The Eyes Have It & Tony and the Beatles
By Philip K. Dick
Published by LibriVox
Read by Phil Chenovert
I hold your hand in mine, dear. I press it to my lips.
I take a healthy bite from your dainty finger tips.
My joy would be complete, dear, if you were only here,
But still I keep your hand as a precious souvenir.
“The Eyes Have It” reminds me forcibly of that song by Tom Lehrer. In this short story, Dick makes fun of so many literary idioms. Lines like, “He lost his head,” or “She gave him her heart” take on startling new meanings if read literally and for some reason that is what an unidentified reader is doing as he reads such passages literally. It made me wonder about Eliza Doolittle’s grisly discovery in “My Fair Lady” as she sings “Someone’s head resting on my knee….” Eeew, huh? Anyway it is an amusing bit and well worth reading for yourself.
“Tony and the Beatles” is a longer short story and, in Dick’s usual sardonic manner, it examines the nature of alien psychology which in turn causes the reader to consider his or her own more human one. This is one of those stories in which Earth and its colonies are involved in a long-term war with an alien species. That seems to be a common scenario in SF, or has been from time to time. In this case, the Earthlings have been winning the war for generations and colonizing the planets of the aliens, the Beatles, living with them peacefully side-by-side. However, something changes the day the Beatles win a battle.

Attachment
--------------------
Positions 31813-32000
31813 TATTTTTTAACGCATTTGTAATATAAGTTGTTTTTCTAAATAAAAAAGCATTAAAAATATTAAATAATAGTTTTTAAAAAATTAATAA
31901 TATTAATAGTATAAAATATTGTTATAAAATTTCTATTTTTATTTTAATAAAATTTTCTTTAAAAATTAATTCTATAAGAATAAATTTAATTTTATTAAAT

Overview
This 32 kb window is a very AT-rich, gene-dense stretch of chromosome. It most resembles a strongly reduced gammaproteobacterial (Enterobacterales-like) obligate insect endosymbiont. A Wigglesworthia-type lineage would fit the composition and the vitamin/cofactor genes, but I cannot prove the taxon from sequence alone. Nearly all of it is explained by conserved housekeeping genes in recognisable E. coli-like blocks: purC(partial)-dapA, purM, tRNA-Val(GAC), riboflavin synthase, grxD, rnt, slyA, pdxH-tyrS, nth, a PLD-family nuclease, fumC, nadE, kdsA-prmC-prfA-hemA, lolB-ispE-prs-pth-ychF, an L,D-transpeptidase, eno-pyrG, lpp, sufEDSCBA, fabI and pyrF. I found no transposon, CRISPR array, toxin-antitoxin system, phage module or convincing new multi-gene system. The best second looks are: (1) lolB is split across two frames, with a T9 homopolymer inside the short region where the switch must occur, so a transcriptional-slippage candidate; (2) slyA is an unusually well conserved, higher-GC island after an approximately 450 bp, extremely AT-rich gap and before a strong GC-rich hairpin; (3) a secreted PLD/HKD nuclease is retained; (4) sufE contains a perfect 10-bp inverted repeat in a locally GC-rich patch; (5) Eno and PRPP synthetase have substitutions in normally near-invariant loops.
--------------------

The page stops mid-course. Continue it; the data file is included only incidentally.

Both stories take normal seeming situations and present them with a slant you don’t normally consider and both are entertaining. Thought-provoking and fun… nice combination.
Two weeks ago I described Phil Chenovert’s presentation of Poul Anderson’s “The Chapter Ends” as sounding rather sing-song which I felt was partially due to his reading style and partially due to Anderson’s words, although I do not believe that every reader would sound sing-song reading that story. This time there was no sing-song quality to his reading, but I did notice the folksy tone he generally uses. It’s a sort of down home, laid back style of story-telling that many people love to listen to. It rubs me a the wrong way if I am not in the right mood, but I will admit that Mister Chenovert reads very clearly and distinctly and I am willing to bet that people love to gather around to hear him read or just spin yarns. He has that sort of voice, so I refuse to pass judgment against a reader whose style is technically excellent just because it is a style I do not always enjoy.
So rather than listen (or read) to me rant on, go download of copy of any of Phil Chenovert’s audiobooks and decide for yourself.